Clarke Creek, which is currently in its final feasibility stages, will have a capacity of more than 800MW.
The developer will also include an up-to 400MW solar farm and an unspecified battery storage facility at the site near Queensland’s west-central coast. Construction is due to begin early next year, Lacour stated.
It received approval for the solar component of the project from Isaac Regional Council earlier this year.
Lacour has not yet specified a preferred turbine supplier for Clarke Creek, but it is set to use 4MW+ turbines.
The site runs adjacent to transmission system operator Powerlink’s existing 275kV transmission network, the developer stated.
Each year, the entire Clarke Creek facility will generate renewable electricity equivalent to about 3% of Queensland’s electricity demand, Lacour claimed.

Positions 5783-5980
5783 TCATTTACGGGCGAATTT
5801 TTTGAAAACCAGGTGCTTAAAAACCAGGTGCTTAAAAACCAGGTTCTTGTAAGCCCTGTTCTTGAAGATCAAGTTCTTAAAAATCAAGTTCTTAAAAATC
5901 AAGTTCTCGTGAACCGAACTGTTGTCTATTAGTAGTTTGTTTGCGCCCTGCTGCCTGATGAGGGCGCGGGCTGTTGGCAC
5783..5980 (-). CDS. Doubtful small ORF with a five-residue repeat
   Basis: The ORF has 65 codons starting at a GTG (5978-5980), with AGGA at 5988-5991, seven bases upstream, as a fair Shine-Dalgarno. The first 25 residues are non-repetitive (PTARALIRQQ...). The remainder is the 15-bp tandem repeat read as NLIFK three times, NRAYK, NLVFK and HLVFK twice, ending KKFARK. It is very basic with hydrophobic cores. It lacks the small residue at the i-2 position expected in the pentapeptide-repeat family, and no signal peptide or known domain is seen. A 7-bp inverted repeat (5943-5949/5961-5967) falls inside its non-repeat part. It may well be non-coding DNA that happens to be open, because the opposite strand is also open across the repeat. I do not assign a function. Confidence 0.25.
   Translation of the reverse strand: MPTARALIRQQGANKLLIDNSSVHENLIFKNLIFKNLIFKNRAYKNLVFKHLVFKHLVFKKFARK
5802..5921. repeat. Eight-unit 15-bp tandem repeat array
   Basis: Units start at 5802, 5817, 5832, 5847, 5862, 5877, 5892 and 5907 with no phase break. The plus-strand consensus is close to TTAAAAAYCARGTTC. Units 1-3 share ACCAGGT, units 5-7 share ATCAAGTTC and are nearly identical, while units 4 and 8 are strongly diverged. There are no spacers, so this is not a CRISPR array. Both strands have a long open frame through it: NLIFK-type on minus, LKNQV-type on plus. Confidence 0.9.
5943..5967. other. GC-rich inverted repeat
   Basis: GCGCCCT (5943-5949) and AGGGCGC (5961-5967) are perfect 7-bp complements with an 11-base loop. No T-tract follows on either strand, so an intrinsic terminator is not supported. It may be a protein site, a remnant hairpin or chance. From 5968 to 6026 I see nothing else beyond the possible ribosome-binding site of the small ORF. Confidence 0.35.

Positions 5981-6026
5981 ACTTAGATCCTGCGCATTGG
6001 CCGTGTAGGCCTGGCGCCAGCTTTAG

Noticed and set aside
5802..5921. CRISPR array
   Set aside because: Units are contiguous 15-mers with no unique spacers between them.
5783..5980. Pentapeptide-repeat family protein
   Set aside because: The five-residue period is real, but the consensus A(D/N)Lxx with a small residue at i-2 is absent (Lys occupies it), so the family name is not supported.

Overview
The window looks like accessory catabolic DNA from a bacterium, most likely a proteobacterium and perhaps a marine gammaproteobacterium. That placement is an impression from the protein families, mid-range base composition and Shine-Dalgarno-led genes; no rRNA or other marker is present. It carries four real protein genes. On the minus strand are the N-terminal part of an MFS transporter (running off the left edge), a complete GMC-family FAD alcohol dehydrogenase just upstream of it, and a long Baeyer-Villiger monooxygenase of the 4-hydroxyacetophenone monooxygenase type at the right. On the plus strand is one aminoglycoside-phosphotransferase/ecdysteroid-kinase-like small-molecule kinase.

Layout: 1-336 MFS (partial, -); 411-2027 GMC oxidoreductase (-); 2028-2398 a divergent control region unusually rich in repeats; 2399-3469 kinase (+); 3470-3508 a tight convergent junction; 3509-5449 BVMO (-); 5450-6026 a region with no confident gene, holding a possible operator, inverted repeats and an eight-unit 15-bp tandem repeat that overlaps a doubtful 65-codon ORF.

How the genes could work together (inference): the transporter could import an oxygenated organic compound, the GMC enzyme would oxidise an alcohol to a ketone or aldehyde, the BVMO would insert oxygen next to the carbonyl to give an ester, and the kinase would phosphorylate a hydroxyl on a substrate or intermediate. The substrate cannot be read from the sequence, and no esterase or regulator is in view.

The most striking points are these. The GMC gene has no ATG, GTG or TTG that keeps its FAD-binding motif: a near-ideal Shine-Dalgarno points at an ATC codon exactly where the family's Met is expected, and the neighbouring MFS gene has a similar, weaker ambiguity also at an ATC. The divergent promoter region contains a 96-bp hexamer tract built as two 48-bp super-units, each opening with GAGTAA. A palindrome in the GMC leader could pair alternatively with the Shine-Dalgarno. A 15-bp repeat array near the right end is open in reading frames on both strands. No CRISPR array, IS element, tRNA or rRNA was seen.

Queensland aims to source 50% of its energy from renewable sources by 2030. In June 2017 the state announced it would invest A$1.16 billion ($875 million) towards improving its energy system.
To date, it has just two small wind farms in operation, according to Windpower Intelligence, the research and data division of Windpower Monthly.
But the state has approved Windlab's plans for an up-to-1.2GW hybrid wind-solar-storage plant, AGL’s plans for the 115-turbine, 453MW Cooper’s Gap site; and Neoen’s Kaban Green Power Hub, which could have a wind capacity of up to 160MW and battery storage up to 100MW.
As of 1 June, Australia had just over 4.5GW of installed wind capacity, according to Windpower Intelligence. Its largest operational wind farm is the 420MW Macarthur project in Victoria.